By Sari HarrarBefore your sniffles morph into a nasty sinus, chest, or ear infection,
here's how to fight back
Mugs of tea, a bottle of ibuprofen, and a truckload of tissues won't get you
through every case of the sniffles. Too often, the common cold turns into
something more serious, zeroing in on your personal weak point to become a
sinus infection, a sore throat, a nonstop cough, an attack of bronchitis, or an
ear infection. And if you're prone to a particular complication — thanks,
Often, especially during cold and flu (influenza) season, can reduce your risk of catching or
spreading a cold or the flu.
Before, during, and after preparing food reduces your risk of catching or spreading bacteria that cause food
poisoning. Be especially careful to wash before and after preparing poultry,
raw eggs, meat, or seafood.
After going to the bathroom or changing
diapers reduces your risk of catching or spreading infectious diseases such as
Before and after you care for someone who is sick. It's also important to wash your hands before and after you treat a cut or wound.
Handling or preparing foods, especially after touching
raw meat, poultry, fish, shellfish, or eggs.
Touching an animal, animal waste, pet food, or pet treats.
handling garbage, using the phone, or shaking hands.
The U.S. Centers for Disease
Control and Prevention recommend the following steps for hand-washing:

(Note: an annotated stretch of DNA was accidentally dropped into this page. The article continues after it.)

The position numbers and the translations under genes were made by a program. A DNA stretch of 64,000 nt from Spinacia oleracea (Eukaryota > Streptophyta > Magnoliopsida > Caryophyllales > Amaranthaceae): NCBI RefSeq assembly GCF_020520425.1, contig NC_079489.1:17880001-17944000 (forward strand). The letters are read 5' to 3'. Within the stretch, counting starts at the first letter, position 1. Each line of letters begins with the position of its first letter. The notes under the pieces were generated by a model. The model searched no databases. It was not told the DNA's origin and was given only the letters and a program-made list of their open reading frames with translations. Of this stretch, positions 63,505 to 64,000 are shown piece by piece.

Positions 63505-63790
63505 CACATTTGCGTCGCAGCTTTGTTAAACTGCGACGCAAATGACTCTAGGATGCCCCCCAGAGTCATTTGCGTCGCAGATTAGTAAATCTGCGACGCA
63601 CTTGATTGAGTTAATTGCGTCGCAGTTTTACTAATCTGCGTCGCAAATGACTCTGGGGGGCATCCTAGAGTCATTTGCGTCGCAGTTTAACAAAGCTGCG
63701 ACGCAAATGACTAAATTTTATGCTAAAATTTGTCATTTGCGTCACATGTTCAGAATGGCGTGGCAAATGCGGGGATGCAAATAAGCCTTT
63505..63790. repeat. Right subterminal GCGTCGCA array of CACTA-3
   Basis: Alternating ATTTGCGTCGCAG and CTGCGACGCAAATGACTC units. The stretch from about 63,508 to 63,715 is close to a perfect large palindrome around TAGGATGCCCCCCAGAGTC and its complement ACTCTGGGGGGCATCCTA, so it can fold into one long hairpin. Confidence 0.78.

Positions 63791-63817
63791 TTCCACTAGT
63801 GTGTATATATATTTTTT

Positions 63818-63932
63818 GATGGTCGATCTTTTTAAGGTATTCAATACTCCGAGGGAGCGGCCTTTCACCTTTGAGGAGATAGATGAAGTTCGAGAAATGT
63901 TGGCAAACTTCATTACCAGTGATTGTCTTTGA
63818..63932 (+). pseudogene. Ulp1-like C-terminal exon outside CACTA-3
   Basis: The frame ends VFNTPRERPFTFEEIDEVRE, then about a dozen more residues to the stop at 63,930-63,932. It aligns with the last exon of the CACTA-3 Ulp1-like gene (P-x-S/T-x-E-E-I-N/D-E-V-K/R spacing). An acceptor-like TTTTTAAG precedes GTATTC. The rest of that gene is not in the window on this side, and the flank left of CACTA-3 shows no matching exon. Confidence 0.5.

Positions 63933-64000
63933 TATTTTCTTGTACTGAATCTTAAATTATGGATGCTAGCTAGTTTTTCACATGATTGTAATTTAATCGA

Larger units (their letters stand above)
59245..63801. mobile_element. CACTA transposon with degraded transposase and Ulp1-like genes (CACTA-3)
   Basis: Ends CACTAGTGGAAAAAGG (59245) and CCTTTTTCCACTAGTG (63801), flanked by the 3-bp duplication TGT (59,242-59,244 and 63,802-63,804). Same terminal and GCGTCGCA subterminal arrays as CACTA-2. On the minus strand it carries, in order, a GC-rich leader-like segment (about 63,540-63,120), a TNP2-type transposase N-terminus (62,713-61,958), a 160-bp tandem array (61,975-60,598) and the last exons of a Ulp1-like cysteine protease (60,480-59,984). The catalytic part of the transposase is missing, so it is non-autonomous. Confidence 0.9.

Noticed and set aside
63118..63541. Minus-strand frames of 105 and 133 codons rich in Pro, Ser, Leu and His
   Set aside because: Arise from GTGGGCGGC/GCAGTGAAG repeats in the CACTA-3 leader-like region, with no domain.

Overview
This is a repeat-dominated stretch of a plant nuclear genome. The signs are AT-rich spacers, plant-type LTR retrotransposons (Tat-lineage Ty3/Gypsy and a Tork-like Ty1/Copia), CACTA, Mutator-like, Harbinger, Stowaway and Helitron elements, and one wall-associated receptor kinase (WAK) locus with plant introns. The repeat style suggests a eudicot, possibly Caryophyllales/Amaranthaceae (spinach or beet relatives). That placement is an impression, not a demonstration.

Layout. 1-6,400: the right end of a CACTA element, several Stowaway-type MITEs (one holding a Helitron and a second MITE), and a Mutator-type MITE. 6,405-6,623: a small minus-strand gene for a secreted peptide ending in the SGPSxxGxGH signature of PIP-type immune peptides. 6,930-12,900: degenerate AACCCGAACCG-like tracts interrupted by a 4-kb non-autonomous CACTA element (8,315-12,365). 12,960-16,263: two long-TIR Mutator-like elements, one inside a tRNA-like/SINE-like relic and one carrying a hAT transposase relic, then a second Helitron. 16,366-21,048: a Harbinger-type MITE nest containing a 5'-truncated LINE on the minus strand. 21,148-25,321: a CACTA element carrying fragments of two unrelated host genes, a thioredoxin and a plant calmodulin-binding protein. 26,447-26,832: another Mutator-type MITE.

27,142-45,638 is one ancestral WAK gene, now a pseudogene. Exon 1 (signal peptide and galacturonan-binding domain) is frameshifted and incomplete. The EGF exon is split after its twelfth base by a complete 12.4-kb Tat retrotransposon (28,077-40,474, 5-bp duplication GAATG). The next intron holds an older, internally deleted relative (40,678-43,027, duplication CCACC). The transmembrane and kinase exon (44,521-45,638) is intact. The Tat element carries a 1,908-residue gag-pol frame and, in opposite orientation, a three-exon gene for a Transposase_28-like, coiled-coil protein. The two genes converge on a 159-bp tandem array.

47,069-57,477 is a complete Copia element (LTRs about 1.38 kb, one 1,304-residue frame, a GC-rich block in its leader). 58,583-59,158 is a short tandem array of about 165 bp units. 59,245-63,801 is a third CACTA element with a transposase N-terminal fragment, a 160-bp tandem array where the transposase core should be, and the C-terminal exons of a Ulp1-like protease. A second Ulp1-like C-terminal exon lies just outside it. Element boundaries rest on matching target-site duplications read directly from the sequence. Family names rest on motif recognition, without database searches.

Wet your hands with running water and
Rub your hands
together to make a lather. Scrub well for at least 20 seconds.
Pay special attention to your
wrists, the backs of your hands, between your fingers, and under your
Rinse your hands well under running water.
Use a clean towel to dry your hands, or air-dry your hands.
You may want to leave the water running while you dry your hands on a
paper towel. Then use the paper towel as a barrier between the faucet
and your clean hands when you turn off the water.
If soap and water are not available, use a hand sanitizer or alcohol-based hand wipe that contains at least 60% ethyl alcohol or isopropanol. Carry one or both with you when you travel,
and keep them in your car or purse. These products can help reduce the number of germs on your hands, but they do not get rid of all types of germs.
If you use sanitizer, rub your hands and fingers until they are dry.
You don't need to use water. The alcohol quickly kills many types of germs on your
Primary Medical Reviewer
E. Gregory Thompson, MD - Internal Medicine
Specialist Medical Reviewer
W. David Colby IV, MSc, MD, FRCPC - Infectious Disease
Current as of
August 8, 2013
WebMD Medical Reference from Healthwise
August 08, 2013
This information is not intended to replace the advice of a doctor.
Healthwise disclaims any liability for the decisions you make based on this